About the Author
So last weekend was Artscape, a huge public arts festival that takes over midtown Baltimore in July, invariably on the hottest or rainiest weekend of the month. I spent that time running lights and projection for High Zero, a local experimental music collective that brings musicans and artists in from all over the place for their Artscape performance series.
I mention this because a lot of those musicians favor electronic music (or just loud, dense blasts of electronic noise), and I wondered (because I am a nerd and wonder things like this fairly often) how many of them would have been there without Robert Moog, the inventor of the Moog synthesizer and one of the most important figures in electronic music. Whether you’re into circuit-bending and other abstract craziness or just a bro with some Daft Punk on your workout playlist, Robert Moog has influenced your life. Which is enough to make him an Awesome Man, I reckon.
At first glance, Moog comes off more like a science nerd than a music nerd. He got his bachelor’s in physics from Queens College, another one in electrical engineering from Columbia University, and then a doctorate in engineering physics from Cornell. Clearly, it wasn’t his academic career that introduced him to music.
No, it was a childhood interest in vacuum-tube theremins that started him down that road. He started building them in 1948, then started selling build-it-yourself theremin kits through his small company, R.A. Moog Co., which naturally got him thinking about other complex electronic music systems.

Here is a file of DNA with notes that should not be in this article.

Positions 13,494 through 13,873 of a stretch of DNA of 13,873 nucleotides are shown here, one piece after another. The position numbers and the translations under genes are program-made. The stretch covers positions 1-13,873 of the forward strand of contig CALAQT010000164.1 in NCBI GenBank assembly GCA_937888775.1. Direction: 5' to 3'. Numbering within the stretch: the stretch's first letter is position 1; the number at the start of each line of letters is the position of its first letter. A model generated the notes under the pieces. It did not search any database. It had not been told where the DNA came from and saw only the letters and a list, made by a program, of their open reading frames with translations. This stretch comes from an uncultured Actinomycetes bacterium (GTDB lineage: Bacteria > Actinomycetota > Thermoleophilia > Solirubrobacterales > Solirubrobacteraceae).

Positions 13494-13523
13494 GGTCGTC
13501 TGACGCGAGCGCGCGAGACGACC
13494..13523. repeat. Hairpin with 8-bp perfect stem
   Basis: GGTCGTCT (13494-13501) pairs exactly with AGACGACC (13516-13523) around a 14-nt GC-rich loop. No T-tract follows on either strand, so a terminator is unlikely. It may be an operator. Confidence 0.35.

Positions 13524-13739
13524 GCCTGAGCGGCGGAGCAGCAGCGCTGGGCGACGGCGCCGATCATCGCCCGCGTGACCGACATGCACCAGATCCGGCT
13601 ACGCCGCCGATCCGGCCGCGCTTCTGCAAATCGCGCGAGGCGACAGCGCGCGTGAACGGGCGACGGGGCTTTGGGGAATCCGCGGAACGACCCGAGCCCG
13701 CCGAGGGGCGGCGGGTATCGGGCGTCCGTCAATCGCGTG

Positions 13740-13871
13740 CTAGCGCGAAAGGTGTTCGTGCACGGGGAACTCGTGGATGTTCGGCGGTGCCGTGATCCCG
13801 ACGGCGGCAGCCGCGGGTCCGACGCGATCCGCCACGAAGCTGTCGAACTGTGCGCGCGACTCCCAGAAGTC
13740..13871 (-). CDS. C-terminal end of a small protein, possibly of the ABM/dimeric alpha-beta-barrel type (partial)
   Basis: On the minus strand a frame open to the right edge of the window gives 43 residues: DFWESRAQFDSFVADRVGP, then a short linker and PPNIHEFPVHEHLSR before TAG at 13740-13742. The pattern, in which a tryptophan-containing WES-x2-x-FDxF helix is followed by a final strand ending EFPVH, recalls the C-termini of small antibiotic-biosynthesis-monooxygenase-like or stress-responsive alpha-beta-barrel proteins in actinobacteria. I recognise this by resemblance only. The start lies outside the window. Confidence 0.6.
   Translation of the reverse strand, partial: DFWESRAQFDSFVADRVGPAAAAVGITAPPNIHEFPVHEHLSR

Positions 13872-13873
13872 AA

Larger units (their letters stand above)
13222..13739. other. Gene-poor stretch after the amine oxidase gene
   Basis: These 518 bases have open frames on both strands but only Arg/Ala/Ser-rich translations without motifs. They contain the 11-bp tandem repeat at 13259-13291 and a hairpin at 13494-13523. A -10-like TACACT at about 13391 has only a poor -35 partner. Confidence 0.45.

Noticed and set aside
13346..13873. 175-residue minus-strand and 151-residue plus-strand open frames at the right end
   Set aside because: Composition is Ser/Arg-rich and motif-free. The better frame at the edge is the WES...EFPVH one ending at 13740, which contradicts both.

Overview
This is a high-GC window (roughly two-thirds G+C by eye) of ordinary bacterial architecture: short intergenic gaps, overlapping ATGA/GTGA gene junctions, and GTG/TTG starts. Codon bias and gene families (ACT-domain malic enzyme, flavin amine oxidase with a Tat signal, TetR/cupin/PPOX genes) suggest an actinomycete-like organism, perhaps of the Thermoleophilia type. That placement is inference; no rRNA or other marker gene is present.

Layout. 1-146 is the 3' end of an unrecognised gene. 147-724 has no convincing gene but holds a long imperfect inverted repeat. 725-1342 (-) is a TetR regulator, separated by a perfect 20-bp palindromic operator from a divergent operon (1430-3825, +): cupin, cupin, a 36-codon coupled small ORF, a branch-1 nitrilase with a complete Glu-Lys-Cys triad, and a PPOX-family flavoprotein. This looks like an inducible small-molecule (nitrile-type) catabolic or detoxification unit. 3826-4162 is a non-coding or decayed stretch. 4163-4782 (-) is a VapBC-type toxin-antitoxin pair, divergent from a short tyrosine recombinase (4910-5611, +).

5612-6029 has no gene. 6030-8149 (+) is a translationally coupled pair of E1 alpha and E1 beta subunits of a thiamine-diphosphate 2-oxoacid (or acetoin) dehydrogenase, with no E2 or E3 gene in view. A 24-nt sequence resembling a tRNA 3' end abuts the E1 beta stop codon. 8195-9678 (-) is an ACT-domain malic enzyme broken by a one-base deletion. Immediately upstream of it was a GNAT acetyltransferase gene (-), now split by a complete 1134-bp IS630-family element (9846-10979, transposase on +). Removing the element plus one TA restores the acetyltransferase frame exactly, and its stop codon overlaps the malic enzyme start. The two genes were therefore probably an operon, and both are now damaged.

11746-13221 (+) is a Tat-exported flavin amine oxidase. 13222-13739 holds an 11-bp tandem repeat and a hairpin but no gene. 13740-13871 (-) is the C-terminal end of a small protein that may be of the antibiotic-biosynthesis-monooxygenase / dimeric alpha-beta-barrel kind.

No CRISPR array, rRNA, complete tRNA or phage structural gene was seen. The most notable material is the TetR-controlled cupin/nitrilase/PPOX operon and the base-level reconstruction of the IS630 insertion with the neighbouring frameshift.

While synthesizers existed prior to Moog, they were cumbersome, limited in circuitry and function, and were often custom-built for specific purposes (like scoring the film Forbidden Planet, which was quite the undertaking, given the amount of unique circuits that had to be designed for it).
Moog’s innovations, which were made possible by the invention of the transistor, made electronic music systems smaller, cheaper, more reliable, and much easier to use. Moog’s team made a lot of improvements – voltage control, sequencing, etc. – but the biggest one, in my opinion, was the introduction of a keyboard as the primary user interface for his synthesizers. Now the synthesizer could be used as a real musical instrument instead of a wall-sized curiosity that you couldn’t play without an engineering degree. And because his versatile machines were much easier to mass produce than older models, he began selling assembly kits to recording studios and sound engineers, again through his own company.
It didn’t take long for Moog’s efforts to get noticed elsewhere, either. His demonstration of a Bach piece arranged for synthesizer by Wendy Carlos and Rachel Elkind, two early believers in his work, got a standing ovation at the 1968 AES convention, and a recording of Bach pieces similarly arranged by Carlos and Elkind earned them three Grammys and was one of the highest-selling classical music recordings of all time.
In addition, pop artists like Diana Ross & the Supremes, the Doors, the Rolling Stones, the Byrds, and even Simon & Garfunkel were using Moog synthesizers in their recordings during the 1960s, and the 1970s saw Stevie Wonder and Giorgio Moroder produce more complex arrangements with the Moog; while Moogs had been used as an addition to traditional pop arrangements by the musicians noted above, Wonder and Moroder demonstrated that the Moog could be an alternative to them as well.
Of course, we know all this now, and electronic music has come a long way since then. But Moog was the guy who helped synthesizers make the transition from machine to instrument and, in his own way, gave them souls. I’ll leave you with him talking about that very subject, among other things, at the Red Bull Music Academy in Capetown, South Africa two years before his death, in 2003.